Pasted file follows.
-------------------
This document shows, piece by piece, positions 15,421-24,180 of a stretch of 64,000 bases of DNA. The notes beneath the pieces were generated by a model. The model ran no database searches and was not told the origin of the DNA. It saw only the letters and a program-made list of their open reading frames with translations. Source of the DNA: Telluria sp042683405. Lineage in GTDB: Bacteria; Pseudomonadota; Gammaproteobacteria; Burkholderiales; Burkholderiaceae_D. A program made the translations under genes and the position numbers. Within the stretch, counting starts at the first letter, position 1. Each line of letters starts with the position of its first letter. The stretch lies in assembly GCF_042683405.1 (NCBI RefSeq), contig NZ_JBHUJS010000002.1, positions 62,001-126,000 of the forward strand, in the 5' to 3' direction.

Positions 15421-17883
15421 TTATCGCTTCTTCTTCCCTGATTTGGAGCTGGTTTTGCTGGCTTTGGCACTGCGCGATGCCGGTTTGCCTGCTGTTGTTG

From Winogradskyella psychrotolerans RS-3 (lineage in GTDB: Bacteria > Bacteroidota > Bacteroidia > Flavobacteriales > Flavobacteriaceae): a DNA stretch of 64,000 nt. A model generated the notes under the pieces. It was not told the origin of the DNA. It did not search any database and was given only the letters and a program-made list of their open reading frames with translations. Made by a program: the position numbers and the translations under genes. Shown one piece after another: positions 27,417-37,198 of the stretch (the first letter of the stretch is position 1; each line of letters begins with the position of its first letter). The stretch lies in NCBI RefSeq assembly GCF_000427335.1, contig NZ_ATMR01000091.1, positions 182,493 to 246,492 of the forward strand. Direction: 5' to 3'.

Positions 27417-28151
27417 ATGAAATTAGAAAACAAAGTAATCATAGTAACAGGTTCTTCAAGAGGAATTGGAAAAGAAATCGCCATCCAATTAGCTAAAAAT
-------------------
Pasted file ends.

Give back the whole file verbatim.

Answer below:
This document shows, piece by piece, positions 15,421-24,180 of a stretch of 64,000 bases of DNA. The notes beneath the pieces were generated by a model. The model ran no database searches and was not told the origin of the DNA. It saw only the letters and a program-made list of their open reading frames with translations. Source of the DNA: Telluria sp042683405. Lineage in GTDB: Bacteria; Pseudomonadota; Gammaproteobacteria; Burkholderiales; Burkholderiaceae_D. A program made the translations under genes and the position numbers. Within the stretch, counting starts at the first letter, position 1. Each line of letters starts with the position of its first letter. The stretch lies in assembly GCF_042683405.1 (NCBI RefSeq), contig NZ_JBHUJS010000002.1, positions 62,001-126,000 of the forward strand, in the 5' to 3' direction.

Positions 15421-17883
15421 TTATCGCTTCTTCTTCCCTGATTTGGAGCTGGTTTTGCTGGCTTTGGCACTGCGCGATGCCGGTTTGCCTGCTGTTGTTG

From Winogradskyella psychrotolerans RS-3 (lineage in GTDB: Bacteria > Bacteroidota > Bacteroidia > Flavobacteriales > Flavobacteriaceae): a DNA stretch of 64,000 nt. A model generated the notes under the pieces. It was not told the origin of the DNA. It did not search any database and was given only the letters and a program-made list of their open reading frames with translations. Made by a program: the position numbers and the translations under genes. Shown one piece after another: positions 27,417-37,198 of the stretch (the first letter of the stretch is position 1; each line of letters begins with the position of its first letter). The stretch lies in NCBI RefSeq assembly GCF_000427335.1, contig NZ_ATMR01000091.1, positions 182,493 to 246,492 of the forward strand. Direction: 5' to 3'.

Positions 27417-28151
27417 ATGAAATTAGAAAACAAAGTAATCATAGTAACAGGTTCTTCAAGAGGAATTGGAAAAGAAATCGCCATCCAATTAGCTAAAAAT